If you live in the U.S., you likely remember the 50 State Quarters Program that ran from 1999 to 2008. The program was started in an effort to bring coin collecting back into the forefront of people’s hobbies, and it was a resounding success. You can still find these stunning quarters in almost any cash register or piggy bank! If you’re looking to sell silver coins, you’ve probably stumbled across many of these treasures.
The 50 State Quarters Program was active from 1999 to 2008 and involved periodic releases of commemorative state quarters from the United States Mint. The idea for the program came from the Citizens Commemorative Coin Advisory Committee (CCCAC), specifically member David Ganz. The program was actually approved in 1995, and the CCCAC approached Representative Michael Castle for support, as he was chairman of the House Banking subcommittee and had jurisdiction of the U.S.’s coins.
The program found initial opposition from the Treasury, as they believed commemorative coins were associated with abuses and excesses. The CCCAC and Mint Director Philip Diehl presented economic models that the Treasury found to lack credibility. Finally, the Treasury suggested a study to determine the program’s feasibility, which was conducted in 1997. Despite positive results, the Treasury still opposed the program. It finally became law under S. 1228, signed into law on December 1, 1997.
Logistics of the Program
Throughout the program, coins were released in the order that they ratified the U.S. Constitution. There were five new quarters released every year with one new coin coming out every ten weeks. Every state was allowed a large role in the design of their coin, though certain elements such as images of living people and state flags were prohibited. In many states, the governor would encourage state citizens to submit design ideas for consideration.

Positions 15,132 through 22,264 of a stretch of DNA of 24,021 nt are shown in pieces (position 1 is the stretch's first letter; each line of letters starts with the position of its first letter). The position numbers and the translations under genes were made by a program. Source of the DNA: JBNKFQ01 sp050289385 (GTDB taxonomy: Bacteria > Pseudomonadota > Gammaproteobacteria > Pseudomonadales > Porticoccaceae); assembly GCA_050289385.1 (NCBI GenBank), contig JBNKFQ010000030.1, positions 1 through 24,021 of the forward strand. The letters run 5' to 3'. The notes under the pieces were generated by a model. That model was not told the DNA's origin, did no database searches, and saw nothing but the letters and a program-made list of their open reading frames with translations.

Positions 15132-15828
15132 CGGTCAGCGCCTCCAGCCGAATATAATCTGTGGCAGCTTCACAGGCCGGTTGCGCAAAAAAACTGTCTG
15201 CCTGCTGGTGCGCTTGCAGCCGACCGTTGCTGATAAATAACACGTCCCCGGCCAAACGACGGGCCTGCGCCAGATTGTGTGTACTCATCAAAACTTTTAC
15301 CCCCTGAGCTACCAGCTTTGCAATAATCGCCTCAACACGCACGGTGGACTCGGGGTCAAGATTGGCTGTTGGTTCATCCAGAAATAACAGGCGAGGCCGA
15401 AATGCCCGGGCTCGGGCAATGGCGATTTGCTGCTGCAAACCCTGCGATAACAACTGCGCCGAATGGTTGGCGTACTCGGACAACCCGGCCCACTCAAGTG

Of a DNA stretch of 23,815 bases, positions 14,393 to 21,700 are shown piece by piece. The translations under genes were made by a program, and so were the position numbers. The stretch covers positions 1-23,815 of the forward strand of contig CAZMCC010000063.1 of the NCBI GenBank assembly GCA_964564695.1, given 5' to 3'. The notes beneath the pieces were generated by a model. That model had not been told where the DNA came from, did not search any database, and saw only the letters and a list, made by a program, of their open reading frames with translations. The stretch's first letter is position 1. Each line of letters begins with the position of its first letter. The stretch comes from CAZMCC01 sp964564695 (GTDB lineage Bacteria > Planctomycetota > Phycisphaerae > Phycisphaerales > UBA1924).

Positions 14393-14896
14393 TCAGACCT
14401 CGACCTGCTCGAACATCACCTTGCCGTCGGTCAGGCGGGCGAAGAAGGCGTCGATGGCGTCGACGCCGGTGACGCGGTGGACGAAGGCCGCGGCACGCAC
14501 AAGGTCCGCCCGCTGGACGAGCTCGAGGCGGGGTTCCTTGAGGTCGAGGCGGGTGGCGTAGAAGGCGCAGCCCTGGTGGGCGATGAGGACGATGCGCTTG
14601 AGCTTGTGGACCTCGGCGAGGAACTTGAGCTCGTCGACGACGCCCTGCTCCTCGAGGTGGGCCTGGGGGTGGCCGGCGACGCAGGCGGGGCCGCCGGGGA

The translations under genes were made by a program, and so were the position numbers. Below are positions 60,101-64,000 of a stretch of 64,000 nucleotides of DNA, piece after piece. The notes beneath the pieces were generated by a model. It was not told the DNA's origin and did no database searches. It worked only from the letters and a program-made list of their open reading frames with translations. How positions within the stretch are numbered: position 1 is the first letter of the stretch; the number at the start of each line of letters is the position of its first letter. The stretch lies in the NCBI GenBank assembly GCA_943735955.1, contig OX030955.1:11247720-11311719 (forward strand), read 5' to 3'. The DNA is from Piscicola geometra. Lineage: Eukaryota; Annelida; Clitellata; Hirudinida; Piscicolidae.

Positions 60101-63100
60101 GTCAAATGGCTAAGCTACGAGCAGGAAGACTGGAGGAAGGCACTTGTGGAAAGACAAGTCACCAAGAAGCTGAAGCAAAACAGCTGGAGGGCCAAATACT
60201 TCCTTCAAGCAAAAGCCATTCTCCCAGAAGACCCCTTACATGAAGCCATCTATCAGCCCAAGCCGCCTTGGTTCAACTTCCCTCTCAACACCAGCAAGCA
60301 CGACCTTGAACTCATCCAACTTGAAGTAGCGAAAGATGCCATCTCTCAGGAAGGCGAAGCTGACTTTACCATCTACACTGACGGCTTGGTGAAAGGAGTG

Once a collection of designs was decided upon, the governor submitted three to five designs to the secretary of treasury, who would then narrow down the selection. From there, states used one of two methods to decide the final design. In most states, the governor and advisors made the decision, but in several states, citizens were allowed input and voted on their favorite.
Despite the initial opposition from the Treasury, the 50 State Quarters Program became the most successful commemorative coin program in U.S. history, with an estimated 147 million Americans collecting the quarters and 3.5 million citizens participating in the design selection process. In total, more than 34 billion coins were produced.
Each coin has its own unique design, some reflecting the state’s history and others speaking more to the culture. For instance, New Jersey’s quarter has an image of the famous Washington Crossing the Delaware painting, whereas Georgia’s coin features an outline of the state and a peach. Additionally, each coin has a short phrase. Many states chose to include their state nickname, like “The Palmetto State” for South Carolina or “Great Lakes State” for Michigan. Some states chose more unique phrases, like Colorado’s “Colorful Colorado” or Indiana’s “Crossroads of America.”
Many of the coins set records or featured design elements never before seen in U.S. currency. For instance, the Alabama state quarter features Helen Keller with Braille writing, the first time Braille was every featured. The D.C. coin displays Duke Ellington, the first major instance of an African American on circulating U.S. coinage. Illinois had the first coin to directly reference an urban city (Chicago), and Hawaii’s coin is the first to feature royalty (Kamehameha I).
The 50 State Quarters Program was instrumental in bringing the hobby of coin collecting back into the spotlight. If you’re interested in buying or selling silver coins, this collection might be a good place to start! No matter how big or small your collection, Collectibles Investment Group is happy to provide a free appraisal from the comfort of your home. Contact us today to learn more!